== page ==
Recently launched manufacturing giant Arconic reports a new, multi-year contract with Airbus that it values at approximately $1 billion, to supply aluminum sheet and plate products for multiple commercial aircraft programs. The deal, the full terms of which were not released, goes into effect in January 2017, and establishes Arconic as the sole supplier to Airbus for specific applications, including some wing, fuselage, and structural components.
The supplier noted its most significant gain in the contract would be its increase in the share of its supply for the A320 family, the single-aisle commercial aircraft program that is the fastest growing Airbus series. (A320 jets are assembled at the new Airbus production center in Mobile, Ala., and at other locations.) “This large contract is a further important step to expand our leadership position in the aerospace industry," stated Klaus Kleinfeld, chairman and CEO of Arconic.
Arconic Inc. was established late last month following Alcoa’s spin-off to shareholders of its various engineered products and market-focused lines of business, including aerospace, automotive, and construction products. Those operations now comprise Arconic, while the primary aluminum-focused operations continue as Alcoa.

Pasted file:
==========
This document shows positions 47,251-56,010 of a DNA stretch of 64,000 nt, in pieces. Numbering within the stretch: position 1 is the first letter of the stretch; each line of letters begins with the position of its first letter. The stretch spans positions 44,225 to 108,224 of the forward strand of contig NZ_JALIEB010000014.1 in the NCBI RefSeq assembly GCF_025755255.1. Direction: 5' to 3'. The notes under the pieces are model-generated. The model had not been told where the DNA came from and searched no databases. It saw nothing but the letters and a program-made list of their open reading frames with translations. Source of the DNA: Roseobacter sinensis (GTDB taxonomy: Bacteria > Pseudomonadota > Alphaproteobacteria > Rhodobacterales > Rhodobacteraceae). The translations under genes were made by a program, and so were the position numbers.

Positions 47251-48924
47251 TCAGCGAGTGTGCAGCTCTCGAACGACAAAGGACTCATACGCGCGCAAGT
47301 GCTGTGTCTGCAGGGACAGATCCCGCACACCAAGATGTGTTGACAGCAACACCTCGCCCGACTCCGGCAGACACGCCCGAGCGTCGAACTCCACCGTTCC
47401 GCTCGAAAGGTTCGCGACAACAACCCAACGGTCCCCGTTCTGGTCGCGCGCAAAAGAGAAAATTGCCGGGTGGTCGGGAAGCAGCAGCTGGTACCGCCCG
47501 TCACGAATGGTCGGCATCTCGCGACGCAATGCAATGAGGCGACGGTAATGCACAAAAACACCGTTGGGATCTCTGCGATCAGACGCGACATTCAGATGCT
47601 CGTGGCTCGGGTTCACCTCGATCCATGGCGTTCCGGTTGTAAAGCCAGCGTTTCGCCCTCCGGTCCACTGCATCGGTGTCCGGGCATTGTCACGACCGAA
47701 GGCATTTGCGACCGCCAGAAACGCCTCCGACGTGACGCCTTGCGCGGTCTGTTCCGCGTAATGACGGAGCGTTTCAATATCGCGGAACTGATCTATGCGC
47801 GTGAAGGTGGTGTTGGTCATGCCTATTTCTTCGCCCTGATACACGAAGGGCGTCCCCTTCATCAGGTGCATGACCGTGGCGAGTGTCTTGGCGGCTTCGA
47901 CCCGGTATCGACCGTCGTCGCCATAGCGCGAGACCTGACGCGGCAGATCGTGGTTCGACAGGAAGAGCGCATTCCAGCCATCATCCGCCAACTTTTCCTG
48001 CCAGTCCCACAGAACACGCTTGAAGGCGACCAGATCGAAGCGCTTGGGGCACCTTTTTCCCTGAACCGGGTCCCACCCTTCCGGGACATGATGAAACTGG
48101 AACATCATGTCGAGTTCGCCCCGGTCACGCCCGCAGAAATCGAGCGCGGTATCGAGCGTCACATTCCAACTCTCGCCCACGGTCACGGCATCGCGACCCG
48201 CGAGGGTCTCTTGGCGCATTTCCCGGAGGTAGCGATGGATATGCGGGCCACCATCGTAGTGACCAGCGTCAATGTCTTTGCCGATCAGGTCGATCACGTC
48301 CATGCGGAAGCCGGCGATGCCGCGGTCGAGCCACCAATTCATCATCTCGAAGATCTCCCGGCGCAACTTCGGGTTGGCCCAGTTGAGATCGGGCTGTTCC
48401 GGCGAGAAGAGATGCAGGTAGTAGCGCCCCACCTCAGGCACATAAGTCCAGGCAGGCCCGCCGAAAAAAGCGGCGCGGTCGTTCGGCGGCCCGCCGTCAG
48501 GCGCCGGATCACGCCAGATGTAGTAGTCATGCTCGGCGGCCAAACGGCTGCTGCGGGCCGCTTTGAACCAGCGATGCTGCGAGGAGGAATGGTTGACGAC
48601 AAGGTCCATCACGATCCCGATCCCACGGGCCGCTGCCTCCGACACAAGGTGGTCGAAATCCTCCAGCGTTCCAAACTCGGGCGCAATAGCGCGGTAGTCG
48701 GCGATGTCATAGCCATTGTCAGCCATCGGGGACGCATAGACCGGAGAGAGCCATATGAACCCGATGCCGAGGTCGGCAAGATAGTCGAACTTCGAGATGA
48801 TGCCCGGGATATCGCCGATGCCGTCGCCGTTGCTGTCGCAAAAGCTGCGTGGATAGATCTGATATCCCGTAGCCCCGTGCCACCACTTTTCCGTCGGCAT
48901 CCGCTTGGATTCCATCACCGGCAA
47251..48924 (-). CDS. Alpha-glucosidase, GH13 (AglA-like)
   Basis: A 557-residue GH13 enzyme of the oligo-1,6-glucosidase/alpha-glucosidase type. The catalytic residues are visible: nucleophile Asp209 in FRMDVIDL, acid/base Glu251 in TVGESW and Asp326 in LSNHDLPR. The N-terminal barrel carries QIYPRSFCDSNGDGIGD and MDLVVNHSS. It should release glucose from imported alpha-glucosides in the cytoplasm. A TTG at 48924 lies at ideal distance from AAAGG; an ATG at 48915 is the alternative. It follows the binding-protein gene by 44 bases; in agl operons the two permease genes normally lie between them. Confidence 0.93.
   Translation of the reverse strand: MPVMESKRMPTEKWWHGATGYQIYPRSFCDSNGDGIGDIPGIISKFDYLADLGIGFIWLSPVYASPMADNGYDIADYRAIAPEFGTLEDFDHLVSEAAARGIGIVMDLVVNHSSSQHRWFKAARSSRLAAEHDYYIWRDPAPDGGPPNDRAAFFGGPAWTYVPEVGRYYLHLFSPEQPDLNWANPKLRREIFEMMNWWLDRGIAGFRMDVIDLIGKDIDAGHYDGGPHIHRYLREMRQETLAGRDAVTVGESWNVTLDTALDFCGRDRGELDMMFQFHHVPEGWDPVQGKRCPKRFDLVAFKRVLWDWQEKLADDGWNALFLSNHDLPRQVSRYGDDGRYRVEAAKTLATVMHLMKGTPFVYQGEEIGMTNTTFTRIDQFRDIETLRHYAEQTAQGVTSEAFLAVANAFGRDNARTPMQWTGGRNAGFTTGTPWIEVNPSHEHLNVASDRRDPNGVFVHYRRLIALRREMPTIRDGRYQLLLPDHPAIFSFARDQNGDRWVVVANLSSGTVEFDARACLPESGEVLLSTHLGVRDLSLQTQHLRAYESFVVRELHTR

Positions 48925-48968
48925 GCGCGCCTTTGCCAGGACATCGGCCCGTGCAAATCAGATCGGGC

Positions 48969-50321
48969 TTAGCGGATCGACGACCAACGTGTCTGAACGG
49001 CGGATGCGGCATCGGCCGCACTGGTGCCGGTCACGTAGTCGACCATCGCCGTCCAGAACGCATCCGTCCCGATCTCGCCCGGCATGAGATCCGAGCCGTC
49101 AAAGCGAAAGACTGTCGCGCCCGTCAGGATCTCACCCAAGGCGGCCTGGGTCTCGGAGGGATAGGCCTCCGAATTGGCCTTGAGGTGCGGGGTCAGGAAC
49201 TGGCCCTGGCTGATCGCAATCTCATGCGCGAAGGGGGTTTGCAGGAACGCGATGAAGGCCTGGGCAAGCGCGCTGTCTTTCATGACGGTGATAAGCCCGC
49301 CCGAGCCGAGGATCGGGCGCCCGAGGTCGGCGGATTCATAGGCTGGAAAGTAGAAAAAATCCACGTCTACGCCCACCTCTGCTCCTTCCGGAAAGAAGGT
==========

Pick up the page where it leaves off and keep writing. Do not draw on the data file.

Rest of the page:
The new Airbus contract picks up on long-term agreement announced in 2012, in which the business (then, Alcoa operations) were confirmed as long-term suppliers of aluminum sheet, plate, and hard-alloy extrusions to Airbus.
In January 2015, Alcoa reported it has reached a new multi-year agreement with Airbus worth approximately $110 million to supply titanium and aluminum forgings for aerospace products.
Last October, Alcoa reported its largest-ever contract for aerospace fastener products with Airbus, valued at approximately $1 billion and involving products in multiple materials for every Airbus platform.
Arconic noted this agreement is the first to include aluminum and aluminum-lithium alloy material processed on a new plate-stretching line at Davenport, Iowa. The stretching process reduces mechanical stress introduced by the plate rolling process, making the material easier to machine, form, etc. The line is not due to come online until 2017, but it will allow Arconic to produce “the largest, high-strength monolithic wing ribs in the industry.”
"Partnerships like this with industry leaders are core to our strategy and this contract is another proof point of the potential that lies in it,” according to Kleinfeld.